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dc.contributor.authorOrozco-Mendoza, Elva Fabiolaen_US
dc.date.accessioned2014-03-14T20:35:20Z
dc.date.available2014-03-14T20:35:20Z
dc.date.issued2008-04-24en_US
dc.identifier.otheretd-05062008-175949en_US
dc.identifier.urihttp://hdl.handle.net/10919/32268
dc.description.abstractThis study is dedicated to examine the concept of borders, geographical and otherwise, as instruments that are socially produced. It utilizes Gloria Anzalduaâ s theoretical framework of Borderlands theory as a set of processes that seek to attain the de-colonization of the inner self. The historical and spatial dynamics of the geographical border between Mexico and United States, largely shaped by the U.S. expansionist agenda, resulted in the Mexican lost of more than half of its territory and the subsequent stigmatization of Mexican-Americans/Chicanos as â foreign others,â since they did not share with predominant Anglo-Saxons the same values, culture, religion, traditions and skin color. I argue that the later exploitation, exclusion, marginalization, and racism against Mexican-Americans/Chicanos informed Anzalduaâ s development of her Borderlands theory that seeks to attain liberation for any colonized identity. However, it is also my argument that the borderlands theory fails to account for meaningful political freedom since the processes that compose the theory are principally worked at the inner level, restricting the possibilities for a direct confrontation in the public sphere.en_US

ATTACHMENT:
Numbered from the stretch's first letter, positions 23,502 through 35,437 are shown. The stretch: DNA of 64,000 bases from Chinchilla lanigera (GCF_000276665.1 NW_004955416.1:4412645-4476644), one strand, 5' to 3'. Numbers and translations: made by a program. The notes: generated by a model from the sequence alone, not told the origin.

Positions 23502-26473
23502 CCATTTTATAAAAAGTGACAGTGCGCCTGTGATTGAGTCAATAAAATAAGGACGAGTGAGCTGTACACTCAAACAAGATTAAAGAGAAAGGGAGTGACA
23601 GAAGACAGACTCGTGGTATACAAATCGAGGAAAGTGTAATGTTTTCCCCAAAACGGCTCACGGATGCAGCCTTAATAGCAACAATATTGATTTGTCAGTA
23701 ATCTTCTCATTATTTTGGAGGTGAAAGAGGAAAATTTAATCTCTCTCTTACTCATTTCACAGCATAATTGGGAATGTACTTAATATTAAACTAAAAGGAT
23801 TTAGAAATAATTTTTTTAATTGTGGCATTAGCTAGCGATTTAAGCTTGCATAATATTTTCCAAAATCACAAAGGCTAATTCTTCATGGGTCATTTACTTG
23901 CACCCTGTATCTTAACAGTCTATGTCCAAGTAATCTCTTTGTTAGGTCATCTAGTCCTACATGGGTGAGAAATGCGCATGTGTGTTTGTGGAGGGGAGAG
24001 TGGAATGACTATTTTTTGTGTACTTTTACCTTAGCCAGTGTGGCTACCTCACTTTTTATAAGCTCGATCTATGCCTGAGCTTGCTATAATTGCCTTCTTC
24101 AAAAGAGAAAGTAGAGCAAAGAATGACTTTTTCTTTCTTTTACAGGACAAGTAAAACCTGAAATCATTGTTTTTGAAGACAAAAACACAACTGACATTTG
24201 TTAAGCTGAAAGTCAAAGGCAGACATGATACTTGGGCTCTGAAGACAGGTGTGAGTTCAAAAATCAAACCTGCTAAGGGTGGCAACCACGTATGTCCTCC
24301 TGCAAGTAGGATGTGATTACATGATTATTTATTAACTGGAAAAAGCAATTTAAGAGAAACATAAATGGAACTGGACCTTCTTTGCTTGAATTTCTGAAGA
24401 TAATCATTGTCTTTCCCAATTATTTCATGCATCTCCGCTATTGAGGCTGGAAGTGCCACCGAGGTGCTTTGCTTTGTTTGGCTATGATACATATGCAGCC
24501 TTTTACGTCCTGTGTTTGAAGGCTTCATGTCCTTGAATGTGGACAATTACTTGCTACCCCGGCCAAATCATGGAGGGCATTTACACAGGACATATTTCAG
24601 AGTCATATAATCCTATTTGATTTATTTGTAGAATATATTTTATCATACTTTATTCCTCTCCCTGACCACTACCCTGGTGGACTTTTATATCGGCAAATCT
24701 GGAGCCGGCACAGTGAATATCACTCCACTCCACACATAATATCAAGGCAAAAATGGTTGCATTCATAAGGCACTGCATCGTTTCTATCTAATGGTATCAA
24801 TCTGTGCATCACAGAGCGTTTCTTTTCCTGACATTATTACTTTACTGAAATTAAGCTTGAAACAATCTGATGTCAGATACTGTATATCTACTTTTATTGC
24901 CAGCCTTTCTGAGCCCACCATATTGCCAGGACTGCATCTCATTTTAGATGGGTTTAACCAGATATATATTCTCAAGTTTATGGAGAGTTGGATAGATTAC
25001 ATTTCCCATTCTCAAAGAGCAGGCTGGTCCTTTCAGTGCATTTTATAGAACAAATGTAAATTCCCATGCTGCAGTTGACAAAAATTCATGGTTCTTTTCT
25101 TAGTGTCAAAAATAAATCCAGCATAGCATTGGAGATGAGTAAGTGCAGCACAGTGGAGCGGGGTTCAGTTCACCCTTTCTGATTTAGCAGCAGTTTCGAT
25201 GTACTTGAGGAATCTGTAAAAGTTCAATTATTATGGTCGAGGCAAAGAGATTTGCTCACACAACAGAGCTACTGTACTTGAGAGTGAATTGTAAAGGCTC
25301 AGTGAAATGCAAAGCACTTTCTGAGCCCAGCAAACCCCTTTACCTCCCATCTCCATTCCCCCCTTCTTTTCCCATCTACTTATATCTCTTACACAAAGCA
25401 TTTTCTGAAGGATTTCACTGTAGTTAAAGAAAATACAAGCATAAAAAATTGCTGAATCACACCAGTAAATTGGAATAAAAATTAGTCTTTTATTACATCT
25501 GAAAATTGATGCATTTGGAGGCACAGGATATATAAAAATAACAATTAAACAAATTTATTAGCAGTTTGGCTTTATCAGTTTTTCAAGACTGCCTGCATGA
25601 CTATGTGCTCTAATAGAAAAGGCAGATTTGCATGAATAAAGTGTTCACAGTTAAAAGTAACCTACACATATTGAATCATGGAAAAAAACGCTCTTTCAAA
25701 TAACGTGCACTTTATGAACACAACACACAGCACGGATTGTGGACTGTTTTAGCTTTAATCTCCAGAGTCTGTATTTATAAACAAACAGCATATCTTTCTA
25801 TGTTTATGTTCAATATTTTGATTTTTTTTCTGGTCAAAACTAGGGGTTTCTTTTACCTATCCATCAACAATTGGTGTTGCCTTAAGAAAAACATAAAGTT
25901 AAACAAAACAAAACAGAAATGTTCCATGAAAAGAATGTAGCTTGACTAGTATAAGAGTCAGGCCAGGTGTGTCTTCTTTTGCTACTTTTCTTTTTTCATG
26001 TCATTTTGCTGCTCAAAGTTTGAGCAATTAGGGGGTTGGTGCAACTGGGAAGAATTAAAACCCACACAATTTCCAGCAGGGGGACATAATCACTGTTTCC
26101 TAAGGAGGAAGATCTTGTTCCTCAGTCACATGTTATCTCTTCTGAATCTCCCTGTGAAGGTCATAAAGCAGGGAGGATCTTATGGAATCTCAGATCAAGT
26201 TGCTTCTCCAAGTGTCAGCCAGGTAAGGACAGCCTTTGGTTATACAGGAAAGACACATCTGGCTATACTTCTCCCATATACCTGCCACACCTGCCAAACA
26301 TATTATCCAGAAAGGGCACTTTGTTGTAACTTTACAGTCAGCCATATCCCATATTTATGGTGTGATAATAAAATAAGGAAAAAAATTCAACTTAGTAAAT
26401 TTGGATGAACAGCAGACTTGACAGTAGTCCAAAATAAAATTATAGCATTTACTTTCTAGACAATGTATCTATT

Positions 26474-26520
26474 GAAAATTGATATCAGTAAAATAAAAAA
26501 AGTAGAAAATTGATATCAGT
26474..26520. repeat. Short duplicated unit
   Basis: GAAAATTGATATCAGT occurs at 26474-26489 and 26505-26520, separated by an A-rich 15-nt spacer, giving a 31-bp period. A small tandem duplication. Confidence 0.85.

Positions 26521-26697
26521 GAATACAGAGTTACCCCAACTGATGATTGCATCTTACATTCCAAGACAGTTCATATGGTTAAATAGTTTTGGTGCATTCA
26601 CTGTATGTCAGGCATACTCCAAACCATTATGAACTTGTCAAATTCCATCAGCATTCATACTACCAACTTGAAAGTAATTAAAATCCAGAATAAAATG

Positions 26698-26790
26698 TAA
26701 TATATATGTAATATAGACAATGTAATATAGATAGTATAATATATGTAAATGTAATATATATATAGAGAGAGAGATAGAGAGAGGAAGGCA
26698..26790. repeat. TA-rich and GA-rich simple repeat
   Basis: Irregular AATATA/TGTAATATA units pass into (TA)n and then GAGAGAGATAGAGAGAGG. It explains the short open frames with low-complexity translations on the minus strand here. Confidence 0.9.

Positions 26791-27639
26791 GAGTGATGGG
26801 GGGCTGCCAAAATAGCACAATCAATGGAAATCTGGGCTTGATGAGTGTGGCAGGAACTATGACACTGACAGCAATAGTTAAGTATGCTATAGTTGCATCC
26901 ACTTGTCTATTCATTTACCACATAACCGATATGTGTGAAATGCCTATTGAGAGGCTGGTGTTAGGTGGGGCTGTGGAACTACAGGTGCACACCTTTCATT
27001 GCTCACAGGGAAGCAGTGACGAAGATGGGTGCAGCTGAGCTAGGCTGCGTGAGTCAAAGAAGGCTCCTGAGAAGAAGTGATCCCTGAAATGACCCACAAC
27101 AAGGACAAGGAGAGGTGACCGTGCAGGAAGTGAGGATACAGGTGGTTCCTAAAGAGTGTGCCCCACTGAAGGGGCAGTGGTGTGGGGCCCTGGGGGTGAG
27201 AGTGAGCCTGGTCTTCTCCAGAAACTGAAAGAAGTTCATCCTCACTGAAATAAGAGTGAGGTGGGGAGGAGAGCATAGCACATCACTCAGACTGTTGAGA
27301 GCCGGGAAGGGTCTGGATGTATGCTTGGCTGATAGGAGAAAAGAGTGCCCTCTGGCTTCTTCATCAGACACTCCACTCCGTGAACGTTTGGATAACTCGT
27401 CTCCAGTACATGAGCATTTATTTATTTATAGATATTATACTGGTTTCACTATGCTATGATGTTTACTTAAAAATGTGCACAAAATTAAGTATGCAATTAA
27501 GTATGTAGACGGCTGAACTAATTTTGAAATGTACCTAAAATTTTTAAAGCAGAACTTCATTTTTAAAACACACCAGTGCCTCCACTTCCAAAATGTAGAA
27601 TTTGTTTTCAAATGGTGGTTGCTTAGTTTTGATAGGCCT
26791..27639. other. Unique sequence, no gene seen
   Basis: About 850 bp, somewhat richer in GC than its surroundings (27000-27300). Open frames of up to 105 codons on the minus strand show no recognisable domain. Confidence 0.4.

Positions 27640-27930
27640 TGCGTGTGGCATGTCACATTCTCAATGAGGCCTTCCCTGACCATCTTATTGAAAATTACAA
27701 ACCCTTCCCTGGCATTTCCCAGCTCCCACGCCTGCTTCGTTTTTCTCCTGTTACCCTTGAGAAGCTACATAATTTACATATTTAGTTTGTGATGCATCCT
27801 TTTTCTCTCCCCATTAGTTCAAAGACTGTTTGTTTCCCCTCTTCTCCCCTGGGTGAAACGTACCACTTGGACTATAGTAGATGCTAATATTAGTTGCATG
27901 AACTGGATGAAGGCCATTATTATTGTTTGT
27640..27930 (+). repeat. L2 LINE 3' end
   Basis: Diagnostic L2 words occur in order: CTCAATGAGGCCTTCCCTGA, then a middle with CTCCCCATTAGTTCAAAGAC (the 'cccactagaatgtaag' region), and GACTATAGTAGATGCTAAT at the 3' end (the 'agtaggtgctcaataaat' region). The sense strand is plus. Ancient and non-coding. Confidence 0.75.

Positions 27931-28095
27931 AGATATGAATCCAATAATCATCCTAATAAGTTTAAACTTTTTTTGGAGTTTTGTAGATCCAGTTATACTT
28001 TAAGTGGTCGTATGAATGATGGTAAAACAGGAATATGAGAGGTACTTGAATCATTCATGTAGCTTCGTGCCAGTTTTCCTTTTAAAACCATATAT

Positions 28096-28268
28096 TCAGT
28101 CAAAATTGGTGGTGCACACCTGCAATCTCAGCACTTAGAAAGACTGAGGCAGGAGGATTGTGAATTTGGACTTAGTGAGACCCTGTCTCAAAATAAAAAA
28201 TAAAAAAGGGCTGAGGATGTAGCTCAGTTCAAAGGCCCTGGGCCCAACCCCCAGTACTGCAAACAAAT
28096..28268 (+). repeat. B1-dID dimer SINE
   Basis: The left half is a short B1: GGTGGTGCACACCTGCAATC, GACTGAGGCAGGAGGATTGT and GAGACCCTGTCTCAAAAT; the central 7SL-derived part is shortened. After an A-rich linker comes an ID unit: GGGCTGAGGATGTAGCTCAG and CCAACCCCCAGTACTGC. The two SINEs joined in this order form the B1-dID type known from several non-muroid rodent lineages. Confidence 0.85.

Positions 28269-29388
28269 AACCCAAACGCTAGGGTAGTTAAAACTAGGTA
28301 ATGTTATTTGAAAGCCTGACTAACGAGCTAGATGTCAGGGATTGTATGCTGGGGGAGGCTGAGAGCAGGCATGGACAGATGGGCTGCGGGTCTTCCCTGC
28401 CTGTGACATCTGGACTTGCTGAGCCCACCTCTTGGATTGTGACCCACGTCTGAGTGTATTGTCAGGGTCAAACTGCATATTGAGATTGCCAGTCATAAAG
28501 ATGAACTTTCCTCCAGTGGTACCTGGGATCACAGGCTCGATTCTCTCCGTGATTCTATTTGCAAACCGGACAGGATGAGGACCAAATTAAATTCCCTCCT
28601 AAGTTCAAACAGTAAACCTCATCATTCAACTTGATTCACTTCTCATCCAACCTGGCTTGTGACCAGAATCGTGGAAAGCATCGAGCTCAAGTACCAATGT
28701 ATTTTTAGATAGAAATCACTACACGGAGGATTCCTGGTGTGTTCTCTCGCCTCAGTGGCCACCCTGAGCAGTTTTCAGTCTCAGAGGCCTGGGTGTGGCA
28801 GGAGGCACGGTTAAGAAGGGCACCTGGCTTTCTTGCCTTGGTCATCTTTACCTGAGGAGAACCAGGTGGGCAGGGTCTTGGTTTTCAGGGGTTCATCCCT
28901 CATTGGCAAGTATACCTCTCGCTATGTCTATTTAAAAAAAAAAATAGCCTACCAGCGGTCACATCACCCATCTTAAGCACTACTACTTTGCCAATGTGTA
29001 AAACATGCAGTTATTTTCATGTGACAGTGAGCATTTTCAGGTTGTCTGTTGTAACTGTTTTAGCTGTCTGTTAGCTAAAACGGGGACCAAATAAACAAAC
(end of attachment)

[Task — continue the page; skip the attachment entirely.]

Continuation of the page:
dc.publisherVirginia Techen_US
dc.relation.haspartFinal_thesis_corrected.pdfen_US
dc.rightsI hereby certify that, if appropriate, I have obtained and attached hereto a written permission statement from the owner(s) of each third party copyrighted matter to be included in my thesis, dissertation, or project report, allowing distribution as specified below. I certify that the version I submitted is the same as that approved by my advisory committee. I hereby grant to Virginia Tech or its agents the non-exclusive license to archive and make accessible, under the conditions specified below, my thesis, dissertation, or project report in whole or in part in all forms of media, now or hereafter known. I retain all other ownership rights to the copyright of the thesis, dissertation or project report. I also retain the right to use in future works (such as articles or books) all or part of this thesis, dissertation, or project report.en_US
dc.subjectPoliticsen_US
dc.subjectMestizaen_US
dc.subjectGloria Anzaldúaen_US
dc.subjectBordersen_US
dc.subjectBorderlands Theoryen_US
dc.subjectChicana/oen_US
dc.subjectFreedomen_US
dc.subjectPostcolonial Theory U.S.-Mexico waren_US
dc.titleBorderlands Theory: Producing Border Epistemologies with Gloria Anzalduaen_US
dc.typeThesisen_US
dc.contributor.departmentPolitical Scienceen_US
dc.description.degreeMaster of Artsen_US
thesis.degree.nameMaster of Artsen_US
thesis.degree.levelmastersen_US
thesis.degree.grantorVirginia Polytechnic Institute and State Universityen_US
thesis.degree.disciplinePolitical Scienceen_US
dc.contributor.committeechairNatter, Wolfgang Georgeen_US
dc.contributor.committeememberVazquez-Arroyo, Antonio Y.en_US
dc.contributor.committeememberSmith, Barbara Ellenen_US
dc.contributor.committeememberShingles, Richard D.en_US
dc.identifier.sourceurlhttp://scholar.lib.vt.edu/theses/available/etd-05062008-175949/en_US
dc.date.sdate2008-05-06en_US
dc.date.rdate2008-05-27
dc.date.adate2008-05-27en_US


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